David Stern, NBA commissioner, leaves a lasting legacy in the sports business world

Andy Uhler Jan 2, 2020
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Michael Jordan (R) of the Chicago Bulls shakes hands with NBA Commissioner David Stern as he is presented with his 1997 NBA Championship ring prior to the 01 November game against the Philadelphia 76'ers, at the United Center in Chicago, IL. VINCENT LAFORET/AFP via Getty Images

David Stern, NBA commissioner, leaves a lasting legacy in the sports business world

Andy Uhler Jan 2, 2020
Michael Jordan (R) of the Chicago Bulls shakes hands with NBA Commissioner David Stern as he is presented with his 1997 NBA Championship ring prior to the 01 November game against the Philadelphia 76'ers, at the United Center in Chicago, IL. VINCENT LAFORET/AFP via Getty Images
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Former NBA commissioner David Stern died Wednesday of complications stemming from a brain hemorrhage he suffered on Dec. 12.

Stern was commissioner from 1984 – 2014, and instead of trying to minimize the rising power of star basketball players, he embraced it and helped shepherd the NBA to become the first American sports league to thrive internationally.

Marketplace’s Andy Uhler spoke to The Athletic’s Daniel Kaplan about Stern’s lasting impact. Below is an edited transcript of their conversation.

Andy Uhler: What is David Stern’s legacy? I’m curious about what we’re going to see for generations on the court, off the court, internationally.

Daniel Kaplan: David Stern took over the NBA in the early 1980s. The best you could say was it was an also-ran league. It was well behind baseball, it was well behind football, maybe on par with hockey. It was seen as largely a league for a particular demographic. It was not seen as a league that was attractive to the large swaths of America, and he turned that around. He changed the image of the NBA, and he had some help along the way. Clearly, the emergence of Magic Johnson, Larry Bird, Michael Jordan certainly helped, but he crafted the image of the NBA that we know and love today.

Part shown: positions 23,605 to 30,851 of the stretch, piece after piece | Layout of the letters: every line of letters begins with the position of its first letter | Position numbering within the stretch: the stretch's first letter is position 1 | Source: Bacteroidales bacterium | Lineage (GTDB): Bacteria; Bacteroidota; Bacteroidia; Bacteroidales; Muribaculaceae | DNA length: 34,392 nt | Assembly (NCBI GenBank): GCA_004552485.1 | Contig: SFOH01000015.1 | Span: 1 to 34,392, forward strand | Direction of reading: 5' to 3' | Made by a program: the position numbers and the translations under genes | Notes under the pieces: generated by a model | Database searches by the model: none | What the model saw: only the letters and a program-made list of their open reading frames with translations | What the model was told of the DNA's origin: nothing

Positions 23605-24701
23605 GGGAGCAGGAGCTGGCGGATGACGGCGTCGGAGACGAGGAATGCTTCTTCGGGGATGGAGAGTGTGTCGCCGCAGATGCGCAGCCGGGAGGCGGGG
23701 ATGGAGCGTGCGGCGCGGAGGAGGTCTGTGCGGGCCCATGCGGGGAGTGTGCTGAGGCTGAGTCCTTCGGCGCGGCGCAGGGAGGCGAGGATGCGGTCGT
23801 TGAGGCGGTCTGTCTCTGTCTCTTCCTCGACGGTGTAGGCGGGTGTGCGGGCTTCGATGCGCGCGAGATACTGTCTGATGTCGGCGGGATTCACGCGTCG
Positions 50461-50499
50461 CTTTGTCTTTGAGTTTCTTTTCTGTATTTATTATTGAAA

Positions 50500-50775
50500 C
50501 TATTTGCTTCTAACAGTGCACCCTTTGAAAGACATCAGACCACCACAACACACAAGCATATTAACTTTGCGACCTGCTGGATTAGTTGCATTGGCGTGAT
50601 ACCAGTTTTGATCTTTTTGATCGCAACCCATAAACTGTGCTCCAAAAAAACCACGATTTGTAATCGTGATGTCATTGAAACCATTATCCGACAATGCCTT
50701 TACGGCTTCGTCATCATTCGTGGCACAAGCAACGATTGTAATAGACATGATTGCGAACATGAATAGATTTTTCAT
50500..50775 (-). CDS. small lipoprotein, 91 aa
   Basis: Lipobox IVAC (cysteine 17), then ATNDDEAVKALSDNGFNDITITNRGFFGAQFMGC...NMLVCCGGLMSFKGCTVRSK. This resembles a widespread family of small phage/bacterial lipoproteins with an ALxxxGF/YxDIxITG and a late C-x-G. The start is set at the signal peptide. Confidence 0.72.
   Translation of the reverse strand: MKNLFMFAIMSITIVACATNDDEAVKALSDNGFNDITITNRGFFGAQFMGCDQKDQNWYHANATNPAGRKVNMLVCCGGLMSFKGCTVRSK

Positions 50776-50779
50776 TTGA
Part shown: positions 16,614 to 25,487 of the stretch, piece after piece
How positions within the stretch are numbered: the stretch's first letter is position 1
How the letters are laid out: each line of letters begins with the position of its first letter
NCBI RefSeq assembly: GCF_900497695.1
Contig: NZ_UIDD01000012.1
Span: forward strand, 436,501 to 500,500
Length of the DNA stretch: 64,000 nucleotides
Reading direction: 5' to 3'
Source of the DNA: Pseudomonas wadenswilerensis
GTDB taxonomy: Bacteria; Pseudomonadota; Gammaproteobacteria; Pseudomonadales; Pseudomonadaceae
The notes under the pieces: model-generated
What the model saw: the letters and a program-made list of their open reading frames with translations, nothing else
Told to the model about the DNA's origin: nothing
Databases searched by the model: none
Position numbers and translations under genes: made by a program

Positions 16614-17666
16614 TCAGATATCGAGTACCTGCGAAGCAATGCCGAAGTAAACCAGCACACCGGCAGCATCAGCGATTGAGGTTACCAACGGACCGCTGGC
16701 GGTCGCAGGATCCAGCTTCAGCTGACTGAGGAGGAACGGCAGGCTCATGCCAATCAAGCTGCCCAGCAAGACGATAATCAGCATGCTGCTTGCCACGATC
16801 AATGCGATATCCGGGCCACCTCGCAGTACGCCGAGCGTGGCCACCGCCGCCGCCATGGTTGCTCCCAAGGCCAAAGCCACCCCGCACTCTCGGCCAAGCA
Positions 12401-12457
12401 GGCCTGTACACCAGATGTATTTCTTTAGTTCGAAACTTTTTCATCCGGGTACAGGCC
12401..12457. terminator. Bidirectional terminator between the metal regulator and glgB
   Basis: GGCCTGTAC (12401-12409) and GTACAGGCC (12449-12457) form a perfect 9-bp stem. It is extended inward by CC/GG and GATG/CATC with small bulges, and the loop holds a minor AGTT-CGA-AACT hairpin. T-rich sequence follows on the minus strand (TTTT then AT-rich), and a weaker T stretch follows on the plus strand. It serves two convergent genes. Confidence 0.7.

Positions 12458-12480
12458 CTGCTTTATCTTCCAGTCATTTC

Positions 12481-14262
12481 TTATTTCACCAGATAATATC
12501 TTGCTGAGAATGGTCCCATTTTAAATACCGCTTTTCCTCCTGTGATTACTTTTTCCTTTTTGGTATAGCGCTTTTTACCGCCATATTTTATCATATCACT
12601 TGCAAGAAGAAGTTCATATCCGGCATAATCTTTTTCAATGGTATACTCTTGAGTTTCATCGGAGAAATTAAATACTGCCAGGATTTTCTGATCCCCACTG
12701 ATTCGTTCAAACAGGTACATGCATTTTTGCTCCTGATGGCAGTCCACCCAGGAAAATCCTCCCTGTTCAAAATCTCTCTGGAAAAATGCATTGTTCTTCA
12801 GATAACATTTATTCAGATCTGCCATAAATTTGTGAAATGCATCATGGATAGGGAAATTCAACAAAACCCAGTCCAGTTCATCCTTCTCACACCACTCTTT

Uhler: You mentioned Magic Johnson. I’m curious about the NBA as being seen, especially today, as a progressive league. Did Stern face any pushback for embracing Magic Johnson after his HIV/AIDS diagnosis?

Kaplan: The AIDS epidemic of the 1980s, early ’90s, was full of fear. Fear in so many different communities that if someone had AIDS, you couldn’t even touch them. Letting Magic Johnson back on the court when he had AIDS was quite the societal statement.

People who knew David Stern tended to love him. He was a raconteur. He loved to debate. He loved to argue. He loved to be the smartest man in the room, no doubt about that. He truly was a Renaissance man.

Uhler: What about Stern’s legacy in terms of expansion and where the league is as a result of his tenure?

Kaplan: When a league expands it clearly means the league is doing better. You see this with Major League Soccer today. The NBA expanded under David Stern, yes, but that was because he laid the economic foundations of the branding, the images, and the TV deals that allowed it to expand and become attractive in another markets.

Uhler: What about Stern’s life after basketball?

Kaplan: I think that one of the interesting things about David Stern is he had a second act. Once he was done as commissioner of the NBA, he formed an investment fund and they invested in a whole host of sports technology companies. He was widely recruited by these companies. They wanted his advice, his wisdom, his input and that opened a lot of doors for them.

David Stern always used to joke that he when he started in the NBA they literally used a VHS recorder to record highlights and they would laboriously go through it. Now they can do it in seconds. And it’s used now for millions and millions of highlights every day on social media.

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